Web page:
Singer Bryan Ferry set out to make an album in the form of a romance novel based upon the King Arthur legend involving the enchanted island of Avalon.  The result was just t a collection of ten songs drenched in sultry concupiscence and crystalline production. The songs on the album echoed the soulfulness and sexuality of artists like Marvin Gaye, Al Green, and Prince in the hit singles “More Than This,” “Avalon,” and “While My Heart Is Still Beating.”

# 1 – For Your Pleasure

We close out our Roxy Music albums ranked list with, 1973’s For Your Pleasure. This was their final album with Brian Eno. It was an insanely fantastic art-rock opus. With Eno, they were experimenting like mad and creating alien like sounds and textures in a rock and roll format. Just listen to the maniacal and fiery anthem “Editions Of You” where Brian Eno laces the already-bonkers tune with ear-piercing avant-garde noise with his VCS3 synth. Take a listen to the album closer, “For Your Pleasure,” in which Eno distorts the last minute of the song with abnormal tape loop effects and even a Judi Dench voiceover sample.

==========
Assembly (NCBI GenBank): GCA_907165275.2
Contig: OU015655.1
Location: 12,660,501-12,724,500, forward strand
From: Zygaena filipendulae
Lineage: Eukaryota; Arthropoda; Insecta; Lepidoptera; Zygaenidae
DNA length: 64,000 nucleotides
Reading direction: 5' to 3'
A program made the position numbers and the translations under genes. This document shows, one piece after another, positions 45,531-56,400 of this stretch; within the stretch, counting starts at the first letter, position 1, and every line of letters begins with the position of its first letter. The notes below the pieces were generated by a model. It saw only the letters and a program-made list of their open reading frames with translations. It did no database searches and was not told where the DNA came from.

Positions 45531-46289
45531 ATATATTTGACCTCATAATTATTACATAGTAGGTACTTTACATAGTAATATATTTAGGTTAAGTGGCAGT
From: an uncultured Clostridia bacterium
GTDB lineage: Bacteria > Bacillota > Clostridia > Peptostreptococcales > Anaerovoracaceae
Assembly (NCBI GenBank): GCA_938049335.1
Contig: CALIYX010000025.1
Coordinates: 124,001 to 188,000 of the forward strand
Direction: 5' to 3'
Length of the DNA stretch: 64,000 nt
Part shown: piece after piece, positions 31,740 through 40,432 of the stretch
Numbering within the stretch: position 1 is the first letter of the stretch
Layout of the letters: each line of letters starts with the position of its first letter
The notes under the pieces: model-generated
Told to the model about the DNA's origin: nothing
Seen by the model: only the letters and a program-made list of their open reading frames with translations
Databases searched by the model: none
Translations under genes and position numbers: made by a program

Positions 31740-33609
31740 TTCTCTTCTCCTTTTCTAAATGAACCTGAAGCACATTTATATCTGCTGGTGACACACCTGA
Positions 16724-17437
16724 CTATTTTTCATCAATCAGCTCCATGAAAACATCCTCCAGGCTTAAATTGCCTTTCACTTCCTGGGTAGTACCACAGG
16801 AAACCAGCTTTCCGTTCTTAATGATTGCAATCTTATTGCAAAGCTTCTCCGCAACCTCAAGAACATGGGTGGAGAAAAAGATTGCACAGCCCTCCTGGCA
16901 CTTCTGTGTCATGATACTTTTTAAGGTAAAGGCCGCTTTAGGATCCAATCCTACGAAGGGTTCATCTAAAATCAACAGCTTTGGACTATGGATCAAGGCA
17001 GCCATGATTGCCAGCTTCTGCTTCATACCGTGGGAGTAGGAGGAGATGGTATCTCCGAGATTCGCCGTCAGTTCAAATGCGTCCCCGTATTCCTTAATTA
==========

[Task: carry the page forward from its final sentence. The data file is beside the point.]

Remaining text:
Of course, we can’t forget the magnificent opener entitled“Do the Strand.” The song was an energetic pop art conglomeration that urged you to dance. Then there is the darkly comedic “In Every Dream Home A Heartache” which is about a strange obsession with a blow-up doll. Additionally, fans loved the creepy art rock jam “Bogus Man” that’s apparently about a serial killer who stalks his victims. My personal favorite song on the album is entitled “Grey Lagoons,” which showcases a groove with an abnormally placed harmonica solo.

We could write about this album all day. It’s a perfect collection of music that still sounds as fresh and new today as it did almost fifty years ago.